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Open Access Highly Accessed Editorial

Systems metabolic engineering, industrial biotechnology and microbial cell factories

Sang Yup Lee1, Diethard Mattanovich23 and Antonio Villaverde456*

Author Affiliations

1 Metabolic and Biomolecular Engineering National Research Laboratory, Department of Chemical and Biomolecular Engineering (BK21 program), BioProcess Engineering Research Center, and Center for Systems and Synthetic Biotechnology, Institute for the BioCentury, KAIST, 291 Daehak-ro, Yuseong-gu, Daejeon, 305-701, Republic of Korea

2 Department of Biotechnology, University of Natural Resources and Life Sciences (BOKU), Muthgasse 18, Vienna, 1190, Austria

3 Austrian Centre of Industrial Biotechnology (ACIB), Vienna, Austria

4 Institut de Biotecnologia i de Biomedicina, Universitat Autònoma de Barcelona, Bellaterra, Barcelona, 08193, Spain

5 Department de Genètica i de Microbiologia, Universitat Autònoma de Barcelona, Bellaterra, Barcelona, 08193, Spain

6 CIBER de Bioingeniería, Biomateriales y Nanomedicina (CIBER-BBN), Bellaterra, Barcelona, 08193, Spain

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Microbial Cell Factories 2012, 11:156  doi:10.1186/1475-2859-11-156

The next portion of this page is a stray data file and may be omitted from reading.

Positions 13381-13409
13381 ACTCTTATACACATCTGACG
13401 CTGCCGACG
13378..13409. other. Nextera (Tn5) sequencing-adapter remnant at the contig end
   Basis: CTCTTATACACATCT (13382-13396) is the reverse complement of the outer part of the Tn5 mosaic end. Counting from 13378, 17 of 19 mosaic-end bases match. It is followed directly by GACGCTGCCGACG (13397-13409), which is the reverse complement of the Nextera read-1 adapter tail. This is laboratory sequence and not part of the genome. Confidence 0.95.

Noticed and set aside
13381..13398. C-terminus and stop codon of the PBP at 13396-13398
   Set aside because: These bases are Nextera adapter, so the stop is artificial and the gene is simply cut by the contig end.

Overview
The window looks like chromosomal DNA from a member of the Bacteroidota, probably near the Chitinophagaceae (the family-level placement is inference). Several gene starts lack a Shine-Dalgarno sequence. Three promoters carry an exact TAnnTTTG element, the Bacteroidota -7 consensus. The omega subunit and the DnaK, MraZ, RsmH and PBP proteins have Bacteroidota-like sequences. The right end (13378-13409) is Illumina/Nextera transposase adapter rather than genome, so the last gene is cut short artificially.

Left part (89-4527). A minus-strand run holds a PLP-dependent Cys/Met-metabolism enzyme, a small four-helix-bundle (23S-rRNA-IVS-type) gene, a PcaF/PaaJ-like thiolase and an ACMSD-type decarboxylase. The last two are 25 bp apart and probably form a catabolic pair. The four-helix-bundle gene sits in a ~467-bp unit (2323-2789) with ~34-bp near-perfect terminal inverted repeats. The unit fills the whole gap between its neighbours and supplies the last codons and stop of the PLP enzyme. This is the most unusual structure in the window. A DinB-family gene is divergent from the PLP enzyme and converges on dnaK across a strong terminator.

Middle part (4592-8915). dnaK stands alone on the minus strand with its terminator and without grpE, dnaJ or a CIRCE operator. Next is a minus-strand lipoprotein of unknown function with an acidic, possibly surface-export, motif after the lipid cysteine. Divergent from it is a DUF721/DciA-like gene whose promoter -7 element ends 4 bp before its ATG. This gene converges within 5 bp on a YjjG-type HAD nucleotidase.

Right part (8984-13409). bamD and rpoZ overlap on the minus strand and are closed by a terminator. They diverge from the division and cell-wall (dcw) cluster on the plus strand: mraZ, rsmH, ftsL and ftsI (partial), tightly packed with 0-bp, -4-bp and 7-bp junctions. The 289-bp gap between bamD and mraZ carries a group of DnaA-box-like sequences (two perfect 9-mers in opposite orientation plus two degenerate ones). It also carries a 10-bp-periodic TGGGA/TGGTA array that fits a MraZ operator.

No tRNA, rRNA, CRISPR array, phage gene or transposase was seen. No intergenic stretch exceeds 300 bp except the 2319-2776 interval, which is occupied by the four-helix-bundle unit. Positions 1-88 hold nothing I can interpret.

Published: 11 December 2012

First paragraph (this article has no abstract)

Cell factories have been largely exploited for the controlled production of substances of interest for food, pharma and biotech industries. Although human-controlled microbial production and transformation are much older, the cell factory concept was fully established in the 80’s through the intensive public and private investment. Strongly empowered by the then nascent recombinant DNA technologies and supported by the approval of recombinant insulin [1,2], the principle of controlled biological production as a convenient source of difficult-to-obtain molecules (especially those of high added value) deeply penetrated the industrial tissue, soon becoming a widespread platform aiming at cost-effective large-scale production [3]. The first generation cell factories (mainly composed by plain strains of the bacterium Escherichia coli and the yeast Saccharomyces cerevisae) were soon replaced by engineered variants. Resulting from the application of untargeted mutagenesis and phenotypic selection, conventional genetic modification, metabolic engineering, and more recently by systems metabolic engineering that integrates metabolic engineering with systems biology and synthetic biology, new strains having much enhanced performance have been progressively developed [4-19]. In parallel, mammalian and insect cells for the production of high quality proteins, and other microbial species appealing from an industrial point of view due to their unusual physiological traits, have been incorporated to the cell factory family [20,21]. This comprises algae, fungi, psychrophilic bacteria and moss, among others [22-26]. On the other hand, a set of food-grade lactic acid bacteria are under development as emerging platforms in food microbiology but also as a novel source of metabolites and proteins [27-34]. The physiological diversity of the microbial world offers an intricacy of biosynthetic pathways from which novel bio-products, including nano- or micro-structured materials [35-37], offer promises in even more diverse applications.